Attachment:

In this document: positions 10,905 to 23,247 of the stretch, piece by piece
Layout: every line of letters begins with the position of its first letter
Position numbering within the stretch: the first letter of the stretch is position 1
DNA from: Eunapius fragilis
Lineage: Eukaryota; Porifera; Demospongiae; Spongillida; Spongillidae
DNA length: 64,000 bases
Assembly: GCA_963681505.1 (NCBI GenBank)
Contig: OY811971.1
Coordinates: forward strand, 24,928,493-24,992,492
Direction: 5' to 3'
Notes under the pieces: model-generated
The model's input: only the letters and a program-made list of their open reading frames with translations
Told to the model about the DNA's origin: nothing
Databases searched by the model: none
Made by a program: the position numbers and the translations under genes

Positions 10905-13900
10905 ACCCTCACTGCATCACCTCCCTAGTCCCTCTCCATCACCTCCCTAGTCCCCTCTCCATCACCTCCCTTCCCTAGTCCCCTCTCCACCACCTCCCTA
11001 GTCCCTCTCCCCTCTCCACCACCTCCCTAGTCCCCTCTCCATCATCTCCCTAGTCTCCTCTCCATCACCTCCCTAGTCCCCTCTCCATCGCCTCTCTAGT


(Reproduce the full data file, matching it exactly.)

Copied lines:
In this document: positions 10,905 to 23,247 of the stretch, piece by piece
Layout: every line of letters begins with the position of its first letter
Position numbering within the stretch: the first letter of the stretch is position 1
DNA from: Eunapius fragilis
Lineage: Eukaryota; Porifera; Demospongiae; Spongillida; Spongillidae
DNA length: 64,000 bases
Assembly: GCA_963681505.1 (NCBI GenBank)
Contig: OY811971.1
Coordinates: forward strand, 24,928,493-24,992,492
Direction: 5' to 3'
Notes under the pieces: model-generated
The model's input: only the letters and a program-made list of their open reading frames with translations
Told to the model about the DNA's origin: nothing
Databases searched by the model: none
Made by a program: the position numbers and the translations under genes

Positions 10905-13900
10905 ACCCTCACTGCATCACCTCCCTAGTCCCTCTCCATCACCTCCCTAGTCCCCTCTCCATCACCTCCCTTCCCTAGTCCCCTCTCCACCACCTCCCTA
11001 GTCCCTCTCCCCTCTCCACCACCTCCCTAGTCCCCTCTCCATCATCTCCCTAGTCTCCTCTCCATCACCTCCCTAGTCCCCTCTCCATCGCCTCTCTAGT